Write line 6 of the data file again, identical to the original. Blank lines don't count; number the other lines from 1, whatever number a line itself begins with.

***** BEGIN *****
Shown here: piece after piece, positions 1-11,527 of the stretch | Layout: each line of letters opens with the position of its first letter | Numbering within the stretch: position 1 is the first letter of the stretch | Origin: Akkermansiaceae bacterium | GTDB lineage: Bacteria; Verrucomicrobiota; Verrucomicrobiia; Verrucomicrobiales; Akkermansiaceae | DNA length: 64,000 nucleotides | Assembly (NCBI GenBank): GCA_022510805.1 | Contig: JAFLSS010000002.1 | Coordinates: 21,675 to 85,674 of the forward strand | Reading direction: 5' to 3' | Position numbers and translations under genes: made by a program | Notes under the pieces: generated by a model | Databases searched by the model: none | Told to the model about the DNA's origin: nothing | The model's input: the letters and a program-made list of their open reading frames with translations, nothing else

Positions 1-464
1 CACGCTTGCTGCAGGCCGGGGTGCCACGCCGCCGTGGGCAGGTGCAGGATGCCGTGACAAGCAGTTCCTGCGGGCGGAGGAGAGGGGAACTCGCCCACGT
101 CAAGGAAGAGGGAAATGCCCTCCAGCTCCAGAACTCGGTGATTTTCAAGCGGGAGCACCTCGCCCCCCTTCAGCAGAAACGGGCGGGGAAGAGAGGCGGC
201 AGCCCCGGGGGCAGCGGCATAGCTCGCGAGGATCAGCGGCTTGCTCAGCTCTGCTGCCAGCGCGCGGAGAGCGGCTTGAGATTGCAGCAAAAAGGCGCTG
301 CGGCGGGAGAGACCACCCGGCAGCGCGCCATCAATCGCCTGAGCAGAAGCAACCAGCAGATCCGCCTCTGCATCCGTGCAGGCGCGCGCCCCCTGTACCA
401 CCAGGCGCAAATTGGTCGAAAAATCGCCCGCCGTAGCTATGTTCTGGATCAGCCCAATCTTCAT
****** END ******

301 CGGCGGGAGAGACCACCCGGCAGCGCGCCATCAATCGCCTGAGCAGAAGCAACCAGCAGATCCGCCTCTGCATCCGTGCAGGCGCGCGCCCCCTGTACCA